Mating influence in the ovary differentiation in adult queens of Apis mellifera L. (Hymenoptera, Apidae)
MetadataShow full item record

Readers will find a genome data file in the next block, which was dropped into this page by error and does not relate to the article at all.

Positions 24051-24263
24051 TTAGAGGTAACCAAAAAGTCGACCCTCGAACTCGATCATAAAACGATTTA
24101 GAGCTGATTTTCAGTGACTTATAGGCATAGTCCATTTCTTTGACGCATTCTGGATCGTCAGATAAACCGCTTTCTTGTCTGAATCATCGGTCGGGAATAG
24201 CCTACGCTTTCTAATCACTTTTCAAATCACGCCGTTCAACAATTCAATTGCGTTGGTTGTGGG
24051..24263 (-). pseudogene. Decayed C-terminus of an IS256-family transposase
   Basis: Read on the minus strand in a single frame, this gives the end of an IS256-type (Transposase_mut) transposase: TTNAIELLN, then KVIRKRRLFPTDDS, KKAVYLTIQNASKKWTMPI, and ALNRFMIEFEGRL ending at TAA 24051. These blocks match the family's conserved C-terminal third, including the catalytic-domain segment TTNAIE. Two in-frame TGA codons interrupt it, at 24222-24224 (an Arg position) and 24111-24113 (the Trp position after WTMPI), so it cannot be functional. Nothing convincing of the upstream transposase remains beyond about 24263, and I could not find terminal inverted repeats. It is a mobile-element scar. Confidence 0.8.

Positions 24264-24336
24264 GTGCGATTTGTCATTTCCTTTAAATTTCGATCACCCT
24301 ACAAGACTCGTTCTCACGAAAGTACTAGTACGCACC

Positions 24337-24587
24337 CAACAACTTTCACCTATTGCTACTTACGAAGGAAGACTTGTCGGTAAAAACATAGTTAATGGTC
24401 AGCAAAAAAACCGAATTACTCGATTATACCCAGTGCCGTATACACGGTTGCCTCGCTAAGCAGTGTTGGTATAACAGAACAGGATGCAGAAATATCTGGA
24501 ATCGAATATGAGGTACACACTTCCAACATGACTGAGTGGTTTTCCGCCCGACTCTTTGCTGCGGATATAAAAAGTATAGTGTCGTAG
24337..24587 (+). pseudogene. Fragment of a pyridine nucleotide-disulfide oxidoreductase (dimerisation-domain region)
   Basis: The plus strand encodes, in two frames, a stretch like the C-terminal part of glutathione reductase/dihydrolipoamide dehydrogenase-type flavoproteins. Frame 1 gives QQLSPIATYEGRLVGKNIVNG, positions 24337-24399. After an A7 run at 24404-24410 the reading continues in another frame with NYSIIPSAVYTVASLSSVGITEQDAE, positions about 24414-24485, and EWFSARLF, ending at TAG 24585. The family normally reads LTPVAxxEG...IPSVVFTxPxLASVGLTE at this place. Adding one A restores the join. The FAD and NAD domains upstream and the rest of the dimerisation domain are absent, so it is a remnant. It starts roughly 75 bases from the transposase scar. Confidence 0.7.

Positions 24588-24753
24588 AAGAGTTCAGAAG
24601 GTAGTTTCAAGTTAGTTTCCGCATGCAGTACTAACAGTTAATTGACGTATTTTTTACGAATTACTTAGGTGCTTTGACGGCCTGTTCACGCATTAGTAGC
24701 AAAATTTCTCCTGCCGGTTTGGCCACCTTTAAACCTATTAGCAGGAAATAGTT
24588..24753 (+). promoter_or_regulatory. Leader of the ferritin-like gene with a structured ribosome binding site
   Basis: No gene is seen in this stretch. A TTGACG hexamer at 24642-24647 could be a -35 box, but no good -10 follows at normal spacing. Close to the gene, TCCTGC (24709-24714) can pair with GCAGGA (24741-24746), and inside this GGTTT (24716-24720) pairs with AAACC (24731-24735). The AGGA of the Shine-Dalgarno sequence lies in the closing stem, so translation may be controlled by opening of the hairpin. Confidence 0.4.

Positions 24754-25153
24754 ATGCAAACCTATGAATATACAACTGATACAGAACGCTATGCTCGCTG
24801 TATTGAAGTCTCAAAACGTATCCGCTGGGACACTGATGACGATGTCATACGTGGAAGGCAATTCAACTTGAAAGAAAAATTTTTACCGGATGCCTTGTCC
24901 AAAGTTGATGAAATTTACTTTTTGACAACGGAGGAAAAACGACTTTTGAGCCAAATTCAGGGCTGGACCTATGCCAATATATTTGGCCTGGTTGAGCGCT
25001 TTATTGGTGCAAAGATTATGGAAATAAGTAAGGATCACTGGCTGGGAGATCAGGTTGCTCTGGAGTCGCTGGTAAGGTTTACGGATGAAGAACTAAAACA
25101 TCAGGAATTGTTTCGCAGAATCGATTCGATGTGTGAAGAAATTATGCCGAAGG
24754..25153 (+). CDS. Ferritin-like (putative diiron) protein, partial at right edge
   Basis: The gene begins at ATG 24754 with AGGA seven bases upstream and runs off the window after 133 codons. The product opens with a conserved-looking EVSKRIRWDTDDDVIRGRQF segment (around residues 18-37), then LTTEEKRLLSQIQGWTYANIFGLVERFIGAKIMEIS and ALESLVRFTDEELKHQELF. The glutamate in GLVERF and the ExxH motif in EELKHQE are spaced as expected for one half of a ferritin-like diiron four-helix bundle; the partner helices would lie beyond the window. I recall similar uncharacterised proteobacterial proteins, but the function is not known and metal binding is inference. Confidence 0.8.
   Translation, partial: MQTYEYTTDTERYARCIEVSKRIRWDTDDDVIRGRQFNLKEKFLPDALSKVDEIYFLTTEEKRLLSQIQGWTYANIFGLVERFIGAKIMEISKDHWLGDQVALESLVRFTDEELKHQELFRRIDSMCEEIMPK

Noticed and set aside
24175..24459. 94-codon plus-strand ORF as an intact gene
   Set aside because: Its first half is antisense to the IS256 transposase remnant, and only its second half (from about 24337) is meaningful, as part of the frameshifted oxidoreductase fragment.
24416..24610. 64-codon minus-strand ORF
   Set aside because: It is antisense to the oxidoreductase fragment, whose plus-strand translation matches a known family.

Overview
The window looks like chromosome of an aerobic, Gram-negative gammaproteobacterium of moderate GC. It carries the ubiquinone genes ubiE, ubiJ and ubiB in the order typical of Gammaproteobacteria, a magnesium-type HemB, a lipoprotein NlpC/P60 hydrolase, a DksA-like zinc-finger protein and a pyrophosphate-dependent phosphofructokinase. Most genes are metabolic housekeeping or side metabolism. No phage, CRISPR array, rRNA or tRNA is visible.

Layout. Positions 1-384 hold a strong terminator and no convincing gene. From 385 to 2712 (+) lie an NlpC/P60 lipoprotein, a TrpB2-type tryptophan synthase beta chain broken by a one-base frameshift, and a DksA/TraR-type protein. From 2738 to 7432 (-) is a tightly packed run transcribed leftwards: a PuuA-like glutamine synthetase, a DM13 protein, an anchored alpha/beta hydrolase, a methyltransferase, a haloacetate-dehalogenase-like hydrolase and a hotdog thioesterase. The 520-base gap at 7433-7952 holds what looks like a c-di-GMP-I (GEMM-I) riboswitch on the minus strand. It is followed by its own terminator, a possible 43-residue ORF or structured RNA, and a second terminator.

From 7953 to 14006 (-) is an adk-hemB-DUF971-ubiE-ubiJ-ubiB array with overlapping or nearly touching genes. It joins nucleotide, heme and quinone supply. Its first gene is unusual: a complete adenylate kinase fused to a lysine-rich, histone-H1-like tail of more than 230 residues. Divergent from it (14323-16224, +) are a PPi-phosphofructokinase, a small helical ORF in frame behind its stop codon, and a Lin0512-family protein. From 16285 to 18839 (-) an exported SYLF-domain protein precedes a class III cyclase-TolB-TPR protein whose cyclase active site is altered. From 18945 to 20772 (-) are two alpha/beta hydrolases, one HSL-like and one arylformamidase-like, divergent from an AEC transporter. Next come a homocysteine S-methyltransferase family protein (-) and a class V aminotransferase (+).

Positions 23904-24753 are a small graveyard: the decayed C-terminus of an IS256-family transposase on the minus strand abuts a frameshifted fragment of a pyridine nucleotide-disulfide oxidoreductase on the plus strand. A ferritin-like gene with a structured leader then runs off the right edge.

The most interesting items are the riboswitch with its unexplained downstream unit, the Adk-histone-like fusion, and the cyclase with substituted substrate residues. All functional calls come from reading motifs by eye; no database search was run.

The present results show that in the ovarioles of a newly emerged (0 day) queen of A. mellifera only two regions may be distinguished: a proximal, short germarium and a very long distal, terminal filament. As the queen matures and gets ready for the nupcial flight, the germarium increases in lenght, advancing towered the distal end, as the terminal filament shortens. The ovarioles of queens ready to mate (6 to 8 days old) have, already one or two ovarian follicles, i.e. a very short proximal vitellarium, but a real vitellogenesis only starts after the fecundation. If the queen does not mate the ovarioles structure is disrupted (12-16 days old). In mated queen eggs the ovarioles present three differentiated regions, from the apice to the basis: a short terminal filament, a medium size germarium, and a very long basal vitellarium. As the eggs are laid, the emptied follicle collapses, degenerates and produces a corpus luteum.